How to Read This Book: Keep a spiral notebook nearby when reading this book. The first page of this notebook should be a "Definitions" page, where you can write down one-sentence definitions of new syntax and vocabulary terms. You'll want to eventually transfer these terms into Anki and consistently review them (this will make you a fast coder). Read this book away from your computer, and when you want to fiddle with an idea or try something out for yourself, avoid the immediate impulse to grab the keyboard, and instead, mark the page with a post-it (maybe a pink one), and then come back to it when you're finished with offline mode. This general advice applies to all books mentioned in this post.

Key Chapters: It's a big book, but a fast read. Plus, every chapter is not immediately essential. At the bare minimum: read Chapters 1-4, skim chapters 5 & 6 (don't worry about memorizing all inheritance patterns, just understand why OO-style inheritance is tricky, and at least have a good understanding of one of the final 3 inheritance types), read chapter 7, then read chapter 24 (this is a brilliant chapter).

Alternative: I've heard good things about Eloquent JavaScript, though I haven't read it, so I can't personally recommend it, but you may want to check it out.

Level 2: Tricks-of-the-trade

Once you get a good feel for the language, you'll want to learn some common design patterns and tricks for writing maintainable code. This is especially important if you plan on working with other people, creating big projects, or working on projects for a longer than one day. Of the various blog posts and books I've read on this subject, nothing compares to Resig and Bibeault's Secrets of the JavaScript Ninja. It's short, readable, and you can directly start applying these techniques to your projects.

Expectations: You'll become much more familiar testing practices, debugging programs, thinking about code performance (when it's appropriate!), and cross-browser considerations.

Necessary Background: You should be reasonably comfortable with JavaScript. Here's some litmus tests:

Key Chapters: It's a pretty small book and a fast read. The key chapters are 1-6, 12, and 14/15. Chapters 7 and 12 should also be conferred when necessary.

Alternative: I've also heard good things about JavaScript Allonge as an intermediate JS endeavor, though I haven't read it, so I can't comment on it.

Level 3: Diversification (frameworks)

Backbone.js Tutorial - Beginners

By this point, you should feel very comfortable sketching out JavaScript programs using paper-and-pencil, i.e. you shouldn't be too Google-reliant. Now is a good point to learn a JavaScript framework (I see a lot of people trying to learn frameworks before learning JavaScript, avoid doing this). I won't shed any ink debating the various frameworks, there's plenty of that already floating around the web. Backbone is a great starting point for thinking in terms of MV-whatever design patterns — it's less opinionated than alternative frameworks, which means you'll have to do extra work at first but won't constantly wonder "why the hell doesn't this code work as expected." Watch [some of] the above video, and if it resonates with your learning goals, dive into the donation-based ebook that gives all royalties to charity:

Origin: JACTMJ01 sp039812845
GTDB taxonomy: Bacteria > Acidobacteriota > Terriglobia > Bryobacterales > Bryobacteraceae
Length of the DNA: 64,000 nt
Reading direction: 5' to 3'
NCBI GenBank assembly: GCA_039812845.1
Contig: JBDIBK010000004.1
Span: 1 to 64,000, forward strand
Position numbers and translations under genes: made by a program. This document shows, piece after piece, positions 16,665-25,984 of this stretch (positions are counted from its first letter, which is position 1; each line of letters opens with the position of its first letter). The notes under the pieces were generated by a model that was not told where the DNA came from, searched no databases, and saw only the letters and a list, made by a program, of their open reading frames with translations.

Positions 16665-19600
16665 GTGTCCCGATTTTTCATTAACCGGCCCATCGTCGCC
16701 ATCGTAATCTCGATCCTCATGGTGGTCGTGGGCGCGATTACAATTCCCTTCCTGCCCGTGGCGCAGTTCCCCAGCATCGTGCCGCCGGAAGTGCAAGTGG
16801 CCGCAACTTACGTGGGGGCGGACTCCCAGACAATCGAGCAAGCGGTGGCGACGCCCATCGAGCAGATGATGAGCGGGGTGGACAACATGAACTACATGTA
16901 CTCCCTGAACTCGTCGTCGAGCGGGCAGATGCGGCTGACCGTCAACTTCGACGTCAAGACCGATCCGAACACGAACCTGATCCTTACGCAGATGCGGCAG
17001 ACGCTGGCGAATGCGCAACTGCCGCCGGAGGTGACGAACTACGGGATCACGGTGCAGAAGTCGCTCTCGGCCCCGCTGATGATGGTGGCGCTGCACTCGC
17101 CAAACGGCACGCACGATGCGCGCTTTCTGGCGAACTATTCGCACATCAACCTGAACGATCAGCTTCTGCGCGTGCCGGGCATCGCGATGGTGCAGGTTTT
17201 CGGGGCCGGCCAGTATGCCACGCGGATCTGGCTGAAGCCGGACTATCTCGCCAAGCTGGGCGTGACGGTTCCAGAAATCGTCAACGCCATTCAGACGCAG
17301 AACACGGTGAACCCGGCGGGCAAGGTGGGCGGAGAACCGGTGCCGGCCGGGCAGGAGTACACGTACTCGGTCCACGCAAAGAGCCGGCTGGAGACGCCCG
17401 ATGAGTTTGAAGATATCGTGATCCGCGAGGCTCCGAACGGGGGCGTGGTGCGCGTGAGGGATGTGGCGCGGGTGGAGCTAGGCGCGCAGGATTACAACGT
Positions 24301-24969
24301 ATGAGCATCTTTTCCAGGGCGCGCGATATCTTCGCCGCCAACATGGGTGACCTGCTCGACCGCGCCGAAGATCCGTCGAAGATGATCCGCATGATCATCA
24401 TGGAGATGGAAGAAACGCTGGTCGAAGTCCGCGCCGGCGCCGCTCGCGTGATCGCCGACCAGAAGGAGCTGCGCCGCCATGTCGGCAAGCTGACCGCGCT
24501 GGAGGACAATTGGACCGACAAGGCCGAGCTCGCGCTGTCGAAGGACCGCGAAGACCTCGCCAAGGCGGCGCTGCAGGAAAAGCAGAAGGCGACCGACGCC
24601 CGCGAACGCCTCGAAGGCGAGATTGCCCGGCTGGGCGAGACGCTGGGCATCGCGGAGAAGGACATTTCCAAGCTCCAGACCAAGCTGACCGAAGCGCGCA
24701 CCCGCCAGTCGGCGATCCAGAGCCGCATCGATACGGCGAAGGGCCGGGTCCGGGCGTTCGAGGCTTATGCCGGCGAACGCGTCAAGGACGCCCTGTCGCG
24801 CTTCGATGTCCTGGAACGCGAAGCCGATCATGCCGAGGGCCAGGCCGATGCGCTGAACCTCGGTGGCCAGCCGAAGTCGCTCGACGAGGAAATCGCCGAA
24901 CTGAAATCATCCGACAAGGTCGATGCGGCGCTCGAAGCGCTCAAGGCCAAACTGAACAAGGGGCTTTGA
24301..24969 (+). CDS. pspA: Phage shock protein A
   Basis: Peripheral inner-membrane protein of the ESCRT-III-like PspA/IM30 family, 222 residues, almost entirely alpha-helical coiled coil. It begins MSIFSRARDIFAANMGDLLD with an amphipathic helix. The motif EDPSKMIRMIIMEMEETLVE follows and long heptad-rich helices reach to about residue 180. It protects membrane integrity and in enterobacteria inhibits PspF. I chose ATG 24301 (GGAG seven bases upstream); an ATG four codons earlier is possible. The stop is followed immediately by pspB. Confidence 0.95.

Expectations: You'll be able to write well-structured JavaScript applications using Backbone.js.

Necessary Background:You should first feel comfortable writing JS applications without a framework. If you're confused by why you should use a framework, you're probably not ready for this step.

Key Chapters It's less than 60 pages. Every example and discussion is important. Read it all =) and build small demo apps to test new concepts. Oh, and if you don't builda TODO list at some point, you're doing it wrong.

Alternatively, several of my colleagues suggested I learn AngularJS, and I'm about 100 pages into the following book (it's great so far, but I can't fully endorse it yet): Pro AngularJS

Level 4: Diversification (Node.js)

Okay, so you feel good with JavaScript and you're dangerous with a framework or two. Now what? At this point, I'm sure you've heard plenty about Node.js. Once you've nailed down JavaScript in the browser, expanding your skill set to the server will let you build entire web-scale applications or contribute to existing projects. Node.js in Action is a fantastic book: the writing is clear, the examples are straightforward and [mostly] illuminate particular aspects of node. One problem, however, is that the Express examples in the text do not reflect the latest version of Express — this caused a bit of initial confusion since Node and Express give pretty cryptic error messages. You've been warned =-)

Expectations: You'll be able to write non-trivial and well-structured node.js servers, as well as interface with the file system and work fluently with data streams.

Necessary Background: It's very helpful to be familiar with browser-based JavaScript and ideally at least one JS framework, but it's also possible to pick up node before learning browser JS.

Key Chapters: Chapters 1-7 will form the core of your Node understanding. You should tackle the remaining chapters as you need them.

Extra: When trying to understand data streams, check out John Resig's excellent

Level 42: Let me know what you think

Feel free to shoot me a tweet at @obphious. Or, if you have any private questions, criticisms, or would like to grab coffee (I'm in Berkeley) feel free to contact me at colorado %-AT-% berkeley %-DOT-% edu. Or, if you'd like to read more of tech/programming/education type posts, you can subscribe to receive very occasional updates.